Editorial: Effort to reduce prison crowding off to good start in first months
In the early going, at least, new strategies to ease West Virginia’s prison and jail crowding crisis appear to be working.
The key barometer of that, of course, is the number of inmates housed in the state’s prisons and jails, and the trend is going in the right direction, according to a representative of Gov. Earl Ray Tomblin. Now it becomes a matter of seeing whether the approaches continue to yield dividends — and without unpleasant consequences.
In April, the Legislature passed and Tomblin signed a law called the Justice Reinvestment Act. That came in response to a crowding situation that saw all the state’s prisons at capacity and the overflow of state inmates swelling West Virginia’s 10 regional jails to 1,700 prisoners beyond their designed capacities.
Among other things, the law allowed for judges to include six-month early supervised release terms when sentencing non-violent offenders and called for a research-supported method to assess an offender’s needs and risks. The law also set a timetable for expanding the drug court system to all counties because it was viewed successful in deterring repeat offenses. All of the provisions in that law are not yet in place.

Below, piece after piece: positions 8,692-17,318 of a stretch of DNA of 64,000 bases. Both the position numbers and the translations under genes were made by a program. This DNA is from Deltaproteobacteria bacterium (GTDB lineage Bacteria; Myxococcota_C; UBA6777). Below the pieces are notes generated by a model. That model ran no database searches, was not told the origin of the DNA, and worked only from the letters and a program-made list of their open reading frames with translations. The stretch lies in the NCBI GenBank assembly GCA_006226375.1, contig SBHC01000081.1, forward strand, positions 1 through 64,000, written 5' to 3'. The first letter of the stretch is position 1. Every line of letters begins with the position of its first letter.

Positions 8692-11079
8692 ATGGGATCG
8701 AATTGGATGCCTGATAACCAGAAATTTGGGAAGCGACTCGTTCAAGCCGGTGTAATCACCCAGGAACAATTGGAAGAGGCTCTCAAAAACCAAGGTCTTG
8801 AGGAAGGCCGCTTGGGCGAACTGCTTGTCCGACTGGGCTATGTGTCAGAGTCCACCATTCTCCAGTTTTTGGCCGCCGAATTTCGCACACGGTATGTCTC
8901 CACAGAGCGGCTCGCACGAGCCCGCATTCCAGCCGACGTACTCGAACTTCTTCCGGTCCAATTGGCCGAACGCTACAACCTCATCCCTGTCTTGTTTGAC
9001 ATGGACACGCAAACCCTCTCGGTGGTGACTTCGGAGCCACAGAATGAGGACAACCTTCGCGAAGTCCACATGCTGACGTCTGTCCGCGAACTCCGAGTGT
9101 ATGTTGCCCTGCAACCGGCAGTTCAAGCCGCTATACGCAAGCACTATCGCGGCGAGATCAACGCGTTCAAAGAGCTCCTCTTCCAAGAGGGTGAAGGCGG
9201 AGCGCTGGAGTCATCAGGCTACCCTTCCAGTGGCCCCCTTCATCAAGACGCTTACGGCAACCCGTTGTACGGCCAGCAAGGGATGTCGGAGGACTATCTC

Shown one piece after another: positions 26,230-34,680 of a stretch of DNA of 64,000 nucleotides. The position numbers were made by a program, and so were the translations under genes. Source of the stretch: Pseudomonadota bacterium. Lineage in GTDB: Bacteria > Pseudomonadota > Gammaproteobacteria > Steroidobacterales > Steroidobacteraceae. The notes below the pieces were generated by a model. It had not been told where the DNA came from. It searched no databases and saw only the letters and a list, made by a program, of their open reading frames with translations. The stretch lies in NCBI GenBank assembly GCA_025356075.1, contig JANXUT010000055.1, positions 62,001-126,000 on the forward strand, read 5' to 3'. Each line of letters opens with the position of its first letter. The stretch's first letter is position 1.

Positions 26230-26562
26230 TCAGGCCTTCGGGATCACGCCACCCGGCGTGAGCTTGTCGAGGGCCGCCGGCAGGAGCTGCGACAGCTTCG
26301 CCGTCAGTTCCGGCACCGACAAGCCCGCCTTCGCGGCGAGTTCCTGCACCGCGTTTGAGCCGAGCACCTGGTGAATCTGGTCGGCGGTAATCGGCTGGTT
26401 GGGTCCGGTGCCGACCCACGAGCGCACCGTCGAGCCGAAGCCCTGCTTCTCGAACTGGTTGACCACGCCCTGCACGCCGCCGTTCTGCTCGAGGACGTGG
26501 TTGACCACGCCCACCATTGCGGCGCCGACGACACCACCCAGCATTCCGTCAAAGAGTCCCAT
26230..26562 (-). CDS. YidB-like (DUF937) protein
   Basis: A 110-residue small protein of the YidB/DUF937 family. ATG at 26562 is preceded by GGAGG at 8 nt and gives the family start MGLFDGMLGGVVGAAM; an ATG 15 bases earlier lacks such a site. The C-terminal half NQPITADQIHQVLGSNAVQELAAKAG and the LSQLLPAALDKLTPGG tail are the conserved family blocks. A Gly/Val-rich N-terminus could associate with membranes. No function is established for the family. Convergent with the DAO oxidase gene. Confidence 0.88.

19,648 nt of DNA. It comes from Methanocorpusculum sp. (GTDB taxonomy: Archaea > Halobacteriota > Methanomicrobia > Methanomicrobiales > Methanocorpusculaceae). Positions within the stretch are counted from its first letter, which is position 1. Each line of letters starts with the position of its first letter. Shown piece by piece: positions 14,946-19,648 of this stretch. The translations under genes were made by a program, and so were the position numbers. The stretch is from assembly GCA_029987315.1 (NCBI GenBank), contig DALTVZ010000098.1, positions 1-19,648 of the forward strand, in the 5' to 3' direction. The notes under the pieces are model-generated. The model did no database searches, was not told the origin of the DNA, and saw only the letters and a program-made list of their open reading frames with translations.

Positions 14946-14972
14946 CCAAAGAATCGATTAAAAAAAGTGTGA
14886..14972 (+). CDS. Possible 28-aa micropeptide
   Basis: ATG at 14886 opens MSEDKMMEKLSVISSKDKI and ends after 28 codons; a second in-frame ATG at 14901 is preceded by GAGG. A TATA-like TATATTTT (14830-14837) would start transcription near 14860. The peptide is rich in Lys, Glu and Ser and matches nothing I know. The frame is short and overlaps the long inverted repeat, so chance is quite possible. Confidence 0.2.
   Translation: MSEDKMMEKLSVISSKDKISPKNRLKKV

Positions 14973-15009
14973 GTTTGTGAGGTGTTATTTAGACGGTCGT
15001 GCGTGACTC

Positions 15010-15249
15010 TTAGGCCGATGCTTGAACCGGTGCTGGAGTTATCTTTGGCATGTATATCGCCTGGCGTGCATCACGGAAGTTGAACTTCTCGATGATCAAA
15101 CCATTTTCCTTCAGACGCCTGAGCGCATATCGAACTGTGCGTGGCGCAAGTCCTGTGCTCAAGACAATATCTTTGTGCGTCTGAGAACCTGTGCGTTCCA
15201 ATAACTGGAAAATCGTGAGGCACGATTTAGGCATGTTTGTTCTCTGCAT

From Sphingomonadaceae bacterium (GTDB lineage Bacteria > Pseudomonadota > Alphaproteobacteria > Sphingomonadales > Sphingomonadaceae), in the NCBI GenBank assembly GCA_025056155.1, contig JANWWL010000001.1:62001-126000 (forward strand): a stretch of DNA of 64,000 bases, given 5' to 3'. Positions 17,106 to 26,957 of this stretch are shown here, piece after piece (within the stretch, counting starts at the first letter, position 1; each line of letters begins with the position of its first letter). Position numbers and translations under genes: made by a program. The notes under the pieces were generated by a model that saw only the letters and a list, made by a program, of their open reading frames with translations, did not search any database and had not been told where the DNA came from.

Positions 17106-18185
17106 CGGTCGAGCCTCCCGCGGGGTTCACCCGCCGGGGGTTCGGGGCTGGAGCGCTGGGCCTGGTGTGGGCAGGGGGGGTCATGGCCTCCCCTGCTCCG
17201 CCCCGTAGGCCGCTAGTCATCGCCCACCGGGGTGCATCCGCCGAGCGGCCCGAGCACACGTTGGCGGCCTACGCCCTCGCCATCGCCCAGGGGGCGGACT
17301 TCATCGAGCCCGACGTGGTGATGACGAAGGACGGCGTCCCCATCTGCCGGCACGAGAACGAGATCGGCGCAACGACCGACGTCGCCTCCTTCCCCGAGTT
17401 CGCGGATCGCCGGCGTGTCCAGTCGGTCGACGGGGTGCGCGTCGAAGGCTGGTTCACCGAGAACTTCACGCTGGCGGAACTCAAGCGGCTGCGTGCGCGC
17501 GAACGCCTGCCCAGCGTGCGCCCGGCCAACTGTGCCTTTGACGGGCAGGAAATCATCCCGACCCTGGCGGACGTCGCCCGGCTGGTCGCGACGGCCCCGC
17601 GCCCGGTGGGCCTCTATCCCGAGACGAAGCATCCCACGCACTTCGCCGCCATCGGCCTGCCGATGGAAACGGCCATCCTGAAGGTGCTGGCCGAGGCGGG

Since April, the state’s inmate population has dropped from 7,078 to 6,825, Joe Garcia, deputy general counselor for Tomblin, told the Legislative Oversight Committee on Regional Jails and Corrections this week, according to a report in The Charleston Gazette. That total is headed in the opposite direction of previous projections that the inmate population would exceed the 7,500 mark by the end of the year, prompting concerns that the state might have to build another prison costing $200 million or more.
A prime factor in the improvement is that the Division of Corrections has opened up more beds by converting the former Industrial Home for Youth into the Salem Correctional Facility, which as of this week had taken on 296 inmates.
That has contributed to a decline in the overflow of state prisoners in regional jails from 1,736 to 1,192 over the last seven months. That is crucial because state prisoners housed in regional jails do not have access to the services and programs that can enable them to qualify for parole consideration. Once those inmates are moved to the state corrections facilities, they can access those programs and work toward an earlier release.
In another good sign, the legislative committee was told that the number of inmates who have not completed all requirements to be eligible for parole has dropped from 1,200 last year to 600 currently.
The fact that nearly 1,200 Division of Corrections inmates are still housed in the regional jails indicates the state still has a long way to go. And going forward, it will be important not only to monitor the number of inmates, but also keep an eye tuned to any resulting problems, such as whether an inordinate number of inmates released early run afoul of the law again. That was one of the concerns raised prior to the law’s passage, and is a question that should be monitored in the future.
But with the progress so far and more strategies included in the Justice Reinvestment Act coming on line, there’s good reason for optimism.
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